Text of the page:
Architecture // Renovation


Decorating your Seattle home with Pantone’s ‘Color of the Year’ for 2018

Each year, design pros eagerly await the Color of the Year announcement from the experts at Pantone®. No matter what the hue, it’s always sure to make a splash—and home goods are no exception. From appliances and décor to tile and paint, manufacturers will start rolling out options to match (and complement) the Pantone Color of the Year.

Pantone® Ultra Violet is the pick for 2018. This is no shrinking violet: It’s a deep blue-purple that isn’t for the shy. No wonder that the Pantone announcement referenced icons known for showmanship like David Bowie, Prince and Jimi Hendrix.

Embracing a color this bold into your home might seem like a giant leap, but it could make a big mood difference in your home during the long, grey days of Seattle winters. We have assembled a few ways to incorporate Ultra Violet into your home – some large and some small.


Painting your front door adds instant curb appeal. Red’s a classic hue and teal is an up-and-comer, but this entry’s regal purple is a real knockout.
Set the Scene

Funny thing about purple: Though we tend to think of it as a scene-stealer, cooler shades in the blue-gray range can work almost like neutrals. Here, purple walls marry an eclectic mix of midcentury-inspired décor.


You’ve seen the accent wall. How about the accent ceiling? A rich grape hue adds an unexpected twist to this bedroom’s gray walls and white trim. It gets extra punch from the peek of red seen through the doorway.


One secret to pulling off a jewel tone like these royal purple walls: Choose a matte finish. Shine plus color can be hard to pull off, but a flatter finish is, well, flattering.


If you’re planning on using Ultra Violet in a bedroom or living area, consider incorporating it in a piece of statement furniture. In this case, the pieces will act as the focal point of the room, since it will undoubtedly capture plenty of attention. With that in mind, bed frames, ottomans and reading chairs are excellent options to fill this role.


For those who are a bit nervous about jumping into a design full of intense shades, keep in mind that you can always incorporate Ultra Violet into your accessories. These are a great starting point because they generally include lower-cost items that can easily be replaced when your tastes change or if you decide you’re not a big fan of the look.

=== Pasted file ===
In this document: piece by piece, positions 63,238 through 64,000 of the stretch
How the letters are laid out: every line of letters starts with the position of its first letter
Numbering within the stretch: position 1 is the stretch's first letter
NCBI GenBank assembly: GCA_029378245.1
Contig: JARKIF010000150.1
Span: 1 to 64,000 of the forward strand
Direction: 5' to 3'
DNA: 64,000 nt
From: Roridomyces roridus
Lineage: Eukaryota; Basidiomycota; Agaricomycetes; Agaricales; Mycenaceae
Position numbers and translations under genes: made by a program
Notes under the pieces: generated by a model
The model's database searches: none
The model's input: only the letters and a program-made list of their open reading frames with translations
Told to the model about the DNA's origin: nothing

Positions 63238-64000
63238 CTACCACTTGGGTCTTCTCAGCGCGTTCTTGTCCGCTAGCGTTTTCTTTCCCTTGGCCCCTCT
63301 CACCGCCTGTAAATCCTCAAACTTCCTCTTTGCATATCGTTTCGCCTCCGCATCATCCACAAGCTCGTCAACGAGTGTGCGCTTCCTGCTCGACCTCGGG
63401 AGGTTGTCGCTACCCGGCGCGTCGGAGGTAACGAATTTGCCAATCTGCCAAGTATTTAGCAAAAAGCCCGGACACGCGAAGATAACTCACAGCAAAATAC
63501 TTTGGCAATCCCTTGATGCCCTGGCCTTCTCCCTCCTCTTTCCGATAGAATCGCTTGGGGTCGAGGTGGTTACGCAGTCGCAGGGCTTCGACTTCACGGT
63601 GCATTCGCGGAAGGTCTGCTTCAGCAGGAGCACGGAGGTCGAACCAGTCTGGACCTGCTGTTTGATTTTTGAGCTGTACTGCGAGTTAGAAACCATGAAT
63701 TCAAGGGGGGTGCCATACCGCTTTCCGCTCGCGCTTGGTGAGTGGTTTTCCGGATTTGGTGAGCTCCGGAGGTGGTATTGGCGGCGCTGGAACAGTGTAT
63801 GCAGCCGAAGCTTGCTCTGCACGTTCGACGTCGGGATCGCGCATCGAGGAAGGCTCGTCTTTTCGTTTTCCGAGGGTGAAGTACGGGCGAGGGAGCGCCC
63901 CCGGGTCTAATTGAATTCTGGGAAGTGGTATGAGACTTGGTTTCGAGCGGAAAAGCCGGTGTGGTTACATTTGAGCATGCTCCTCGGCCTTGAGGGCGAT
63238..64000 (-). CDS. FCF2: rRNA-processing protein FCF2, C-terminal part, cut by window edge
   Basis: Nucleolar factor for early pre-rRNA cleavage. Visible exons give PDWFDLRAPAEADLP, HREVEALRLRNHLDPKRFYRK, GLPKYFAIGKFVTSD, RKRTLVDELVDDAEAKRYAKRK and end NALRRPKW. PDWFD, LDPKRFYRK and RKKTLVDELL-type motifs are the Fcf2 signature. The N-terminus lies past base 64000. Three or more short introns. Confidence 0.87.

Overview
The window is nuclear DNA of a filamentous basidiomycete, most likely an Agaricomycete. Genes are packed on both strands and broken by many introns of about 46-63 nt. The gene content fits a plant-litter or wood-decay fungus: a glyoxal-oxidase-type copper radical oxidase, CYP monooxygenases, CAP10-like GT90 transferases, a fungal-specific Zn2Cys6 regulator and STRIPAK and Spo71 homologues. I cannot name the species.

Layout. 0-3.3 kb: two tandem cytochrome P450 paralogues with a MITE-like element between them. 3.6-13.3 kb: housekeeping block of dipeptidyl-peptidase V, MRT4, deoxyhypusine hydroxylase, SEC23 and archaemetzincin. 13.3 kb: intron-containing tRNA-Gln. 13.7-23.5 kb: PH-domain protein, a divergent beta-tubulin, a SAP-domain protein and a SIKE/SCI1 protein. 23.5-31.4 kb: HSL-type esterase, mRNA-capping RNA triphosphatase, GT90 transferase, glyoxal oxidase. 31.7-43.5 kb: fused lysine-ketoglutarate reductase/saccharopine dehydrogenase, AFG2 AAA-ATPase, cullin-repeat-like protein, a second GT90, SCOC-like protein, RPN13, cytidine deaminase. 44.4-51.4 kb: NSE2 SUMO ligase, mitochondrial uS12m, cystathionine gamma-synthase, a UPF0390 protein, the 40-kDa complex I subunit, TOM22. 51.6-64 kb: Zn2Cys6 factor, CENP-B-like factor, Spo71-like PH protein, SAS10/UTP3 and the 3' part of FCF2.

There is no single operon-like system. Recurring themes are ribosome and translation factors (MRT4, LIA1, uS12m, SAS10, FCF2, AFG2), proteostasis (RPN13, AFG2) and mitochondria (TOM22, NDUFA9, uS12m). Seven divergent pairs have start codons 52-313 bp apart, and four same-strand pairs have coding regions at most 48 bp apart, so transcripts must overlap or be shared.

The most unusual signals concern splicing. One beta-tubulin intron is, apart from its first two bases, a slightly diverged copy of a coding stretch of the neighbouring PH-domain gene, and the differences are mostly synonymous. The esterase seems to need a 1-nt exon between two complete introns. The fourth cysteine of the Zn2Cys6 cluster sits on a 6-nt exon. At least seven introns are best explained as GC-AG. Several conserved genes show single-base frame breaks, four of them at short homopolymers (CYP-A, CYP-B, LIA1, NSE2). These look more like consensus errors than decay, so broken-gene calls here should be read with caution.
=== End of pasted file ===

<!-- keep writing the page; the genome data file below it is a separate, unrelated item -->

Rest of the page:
February 10th, 2018


Architecture // Renovation


A 2013 design by Seattle’s Evoke

As sophisticated as homes are today, experts predict they’ll be far more so in the not-too-distant future— especially when it comes to their use of technology. Included are seven evolutionary trends that many expect to define the home of the future.


Today, it takes somewhere between 18 months and two years to design and build your custom dream home. In the foreseeable future, experts predict that timeline will be slashed to six to nine months.

Architects will use immersion technology to not only develop plans faster, but also enable you to “walk” through a three-dimensional representation of the house and experience what it will be like to live there. Changes to the layout could be incorporated with a few clicks of the keyboard and mouse.

And, instead of delivering raw materials to the construction site and having workers cut and assemble them to match the plans, about 70 percent of the cutting and assembling work will take place in a precision-controlled factory environment. Once the foundation is ready, the pre-constructed walls, floors and roof will be delivered in “folded” sections, complete with windows, doors, fixtures, and even appliances, already installed.


One of the big breakthroughs in home construction coming in the near future will be the use of steel framing in place of lumber.

Steel is not only stronger (able to withstand a 100-pound snow load, 110 mile per hour winds and significant earthquakes), it’s also far more eco-friendly than most people think (manufactured from up to 77 percent recycled materials) and much less wasteful (typical lumber framing generates 20 percent waste, while steel framing generates just two percent).

Other innovative home-building materials moving towards the mainstream include:

• Wall insulation made of mushroom roots (it grows inside the air cavity, forming an air-tight seal).
• Panels made of hemp and lime.
• Windows made from recycled wood fiber and glass.
• Recycled-glass floor and counter tiles.
• Reclaimed wood (beams and flooring re-milled and repurposed).


The optimum home size for many Americans has been shrinking, and experts predict it will shrink more in the future. But it will feel bigger than it is because the layout will be so practical.

The driving forces behind the small-house movement (millennials purchasing their first home and baby boomers looking to downsize) aren’t interested in formal dining rooms, home offices, guest quarters and other spaces that have only one use and are only occasionally occupied. And they certainly aren’t interested in formal entries, high ceilings and three-car garages. They want an informal house layout, with flexible, adaptable spaces that can be used every day in one way or another.